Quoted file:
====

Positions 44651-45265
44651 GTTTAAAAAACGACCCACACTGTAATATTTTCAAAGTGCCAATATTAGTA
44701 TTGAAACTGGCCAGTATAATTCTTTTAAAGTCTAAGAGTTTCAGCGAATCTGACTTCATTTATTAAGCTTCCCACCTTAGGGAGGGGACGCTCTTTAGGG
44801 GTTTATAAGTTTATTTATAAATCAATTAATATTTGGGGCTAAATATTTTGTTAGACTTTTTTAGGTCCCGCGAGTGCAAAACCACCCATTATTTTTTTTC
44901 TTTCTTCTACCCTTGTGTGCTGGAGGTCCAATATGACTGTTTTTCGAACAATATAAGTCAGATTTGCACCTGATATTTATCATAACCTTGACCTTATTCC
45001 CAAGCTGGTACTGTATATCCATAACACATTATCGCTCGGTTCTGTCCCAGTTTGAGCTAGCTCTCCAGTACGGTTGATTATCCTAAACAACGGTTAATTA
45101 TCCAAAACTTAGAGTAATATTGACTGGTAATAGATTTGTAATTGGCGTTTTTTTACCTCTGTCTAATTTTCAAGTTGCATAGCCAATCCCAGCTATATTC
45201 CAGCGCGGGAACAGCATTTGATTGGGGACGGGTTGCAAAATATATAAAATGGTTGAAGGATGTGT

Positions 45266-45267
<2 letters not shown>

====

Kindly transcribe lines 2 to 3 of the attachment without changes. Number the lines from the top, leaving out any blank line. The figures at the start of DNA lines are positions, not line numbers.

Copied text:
44651 GTTTAAAAAACGACCCACACTGTAATATTTTCAAAGTGCCAATATTAGTA
44701 TTGAAACTGGCCAGTATAATTCTTTTAAAGTCTAAGAGTTTCAGCGAATCTGACTTCATTTATTAAGCTTCCCACCTTAGGGAGGGGACGCTCTTTAGGG